Simon Mayo on Transforming ‘Itch’ into an Explosive Opera, Redefining Musical Magic

ByQuyen Anne

Jul 20, 2023

With an aria to the periodic table and a hero dying of radiation sickness, the broadcaster’s YA novel has been transformed into an operatic thriller

‘Mozart didn’t have explosions’: Simon Mayo on how his book Itch became an opera

With an aria to the periodic table and a hero dying of radiation sickness, the broadcaster’s YA novel has been transformed into an operatic thriller

The first proper interview I ever conducted was with the late John Wells. The satirist was in the West End performing his Denis Thatcher routine in the smash hit Anyone for Denis? But the subject of our conversation was not the husband of the then prime minister, nothing to do with the UK, nor in fact anything from the 20th century at all. Instead we discussed the events of 1778 and how watchmaker, arms dealer and spy Pierre-Augustin Caron de Beaumarchais had come to write The Marriage of Figaro.

It was a sequel to his 1773 play Barber of Seville and Wells had written a new English translation. He explained that now, if a book or play was a huge success, it became a movie. In the 18th century, it would become an opera. Mozart delivered Figaro in 1786; 30 years later Rossini wrote The Barber of Seville. It was easy to see why Wells would have wanted to tackle Figaro. The play viciously skewers the aristocracy. Napoleon Bonaparte said it was “the Revolution already put into action”. It was a dangerous success.

From a book to an opera. I’d never heard of such a thing. But on Saturday at Opera Holland Park, it will be happening again. This time there will be no “droit de seigneur”, no political ramifications and no uncomfortable stirrings in the corridors of power. Instead there will be explosions, radiation poisoning and a very large periodic table of the elements. I know this because it is my book.

‘From a book to an opera. I’d never heard of such a thing’ … Simon Mayo.
‘From a book to an opera. I’d never heard of such a thing’ … Simon Mayo. Photograph: Richard Saker/The Observer

Itch was published in 2012 and is the story of a teenager in Cornwall called Itchingham Lofte. He considers himself an element hunter – someone who has set out to collect the 118 elements on the periodic table. He knows this is impossible as some are very rare, some are very illegal and others can only be created under lab conditions. But he is serious in his quest. One day his element “dealer”, a hipster called Cake, supplies him with a mysterious rock which appears warm to the touch. It sends his science teacher’s geiger counter into a meltdown and soon everyone wants Itch and his extraordinary rock.

Itch was only ever intended for an audience of one, my son Joe. At school he was not interested in football, nor music, just science. So, much to my surprise, I decided to write him a short story. Ninety thousand words later, I printed it off on our sickly printer (it died soon after) and presented my work. He pronounced it “quite good” (high praise) and so I wondered if it might have a life somewhere else.

Three books and a television series later, the answer seems to be yes. Itch’s latest operatic form is due to the head of Opera Holland Park, James Clutton. He read the book on holiday (alongside, I’m sure, many more intellectual tomes) and decided to commission a new opera. He approached Jonathan Dove to compose the music and Alasdair Middleton to write the libretto. The result is (and you can trust me on this) astonishing. An opera that is a thriller is a rare beast. It is not a children’s opera but it is an opera for families, for everyone.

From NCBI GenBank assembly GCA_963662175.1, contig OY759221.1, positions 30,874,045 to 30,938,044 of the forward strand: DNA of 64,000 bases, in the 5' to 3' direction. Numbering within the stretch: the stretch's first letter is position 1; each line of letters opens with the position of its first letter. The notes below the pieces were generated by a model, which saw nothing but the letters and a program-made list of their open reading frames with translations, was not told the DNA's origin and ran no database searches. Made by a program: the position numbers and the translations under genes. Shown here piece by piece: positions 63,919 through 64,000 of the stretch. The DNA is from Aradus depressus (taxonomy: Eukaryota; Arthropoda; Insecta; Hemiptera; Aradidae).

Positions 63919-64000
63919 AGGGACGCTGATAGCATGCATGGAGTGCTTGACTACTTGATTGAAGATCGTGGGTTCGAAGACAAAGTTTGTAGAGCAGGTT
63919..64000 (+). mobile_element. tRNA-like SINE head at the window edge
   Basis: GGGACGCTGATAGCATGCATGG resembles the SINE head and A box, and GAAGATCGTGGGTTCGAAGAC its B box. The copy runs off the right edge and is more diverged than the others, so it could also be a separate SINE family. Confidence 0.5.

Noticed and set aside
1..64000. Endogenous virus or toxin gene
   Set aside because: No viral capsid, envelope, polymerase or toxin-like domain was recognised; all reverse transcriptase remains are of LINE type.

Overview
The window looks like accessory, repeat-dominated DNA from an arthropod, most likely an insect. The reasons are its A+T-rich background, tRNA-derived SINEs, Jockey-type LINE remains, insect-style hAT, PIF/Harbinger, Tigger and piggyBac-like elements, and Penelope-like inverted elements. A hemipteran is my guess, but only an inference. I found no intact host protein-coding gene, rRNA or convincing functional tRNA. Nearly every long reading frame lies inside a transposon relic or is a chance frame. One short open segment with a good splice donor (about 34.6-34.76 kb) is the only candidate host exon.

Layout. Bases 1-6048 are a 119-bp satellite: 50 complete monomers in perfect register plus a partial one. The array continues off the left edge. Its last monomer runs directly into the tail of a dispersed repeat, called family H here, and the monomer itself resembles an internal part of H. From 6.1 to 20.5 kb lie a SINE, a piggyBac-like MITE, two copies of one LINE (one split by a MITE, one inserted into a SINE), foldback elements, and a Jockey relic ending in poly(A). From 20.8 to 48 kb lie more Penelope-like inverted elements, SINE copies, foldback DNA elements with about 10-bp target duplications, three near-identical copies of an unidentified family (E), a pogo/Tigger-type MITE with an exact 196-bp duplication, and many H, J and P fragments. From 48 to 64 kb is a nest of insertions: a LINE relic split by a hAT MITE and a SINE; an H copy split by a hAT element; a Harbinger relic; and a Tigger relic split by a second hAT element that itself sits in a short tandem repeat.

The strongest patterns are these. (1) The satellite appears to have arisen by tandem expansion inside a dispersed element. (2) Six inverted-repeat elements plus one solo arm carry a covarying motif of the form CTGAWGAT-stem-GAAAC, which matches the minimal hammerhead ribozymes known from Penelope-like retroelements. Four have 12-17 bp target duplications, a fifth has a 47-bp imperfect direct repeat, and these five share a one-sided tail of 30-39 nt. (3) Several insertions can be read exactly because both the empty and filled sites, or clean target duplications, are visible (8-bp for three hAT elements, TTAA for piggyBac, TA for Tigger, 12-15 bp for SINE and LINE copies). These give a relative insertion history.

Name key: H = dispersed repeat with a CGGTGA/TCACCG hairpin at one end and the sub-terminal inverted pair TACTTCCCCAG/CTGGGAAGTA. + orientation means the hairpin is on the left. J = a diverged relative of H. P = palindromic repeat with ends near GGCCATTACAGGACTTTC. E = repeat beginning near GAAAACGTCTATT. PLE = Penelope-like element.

I am as surprised as anyone that this has happened. How does a book aimed at 10 to 14-year-olds become an opera? As ever, talking to experts held the secret. My story concludes with our hero deciding to put the radioactive rock (now analysed as being a new element) back in the earth. The deepest place he can find is the Woodingdean Well in Sussex, the deepest hand-dug well in the world – as deep as the Empire State Building is tall. In the well he is overcome with radiation sickness and rescued by his father, a man with many secrets. Jonathan Dove asked if I had seen Wagner’s Ring Cycle (no) or maybe the Lord of the Rings films (yes). The penny was beginning its descent. If a father rescuing his dying son from the bowels of the earth isn’t operatic, explained the patient Mr Dove, he didn’t know what was.

Rehearsals for Itch, with (left to right)Natasha Agarwal (Jack Lofte), director Stephen Barlow, designer Frankie Bradshaw, and Adam Temple-Smith (Itch)
Rehearsals for Itch, with (left to right)
Natasha Agarwal (Jack Lofte), director Stephen Barlow, associate director Louise Bakker and Adam Temple-Smith (Itch)
 Photograph: Laima Arlauskaite

It is a strange but thrilling experience to witness your characters brought to a life in a way that you never imagined possible. My only steer to the team was that my original intention was to create a story where the magic was real science. For my hero, the periodic table takes on the significance of a religious icon. When life gets stressful (and it does, often) he finds his sense of place and order by sitting in front of his table of elements poster.

In the title role, tenor Adam Temple-Smith sings, I believe, opera’s first ever love song to a wall chart. There is also a brand new sound, created by Dove. He reasoned that Itch’s discovery, element 126, deserved its own place in the orchestra’s repertoire of sounds. I could describe it here but that would be a spoiler – you really should experience it yourself. It is fantastical and magical of course, but again the magic is real.

Wagner tells his story in 18 hours; we manage it in one hour 40. It might not be another Marriage of Figaro, but Mozart didn’t have explosions.

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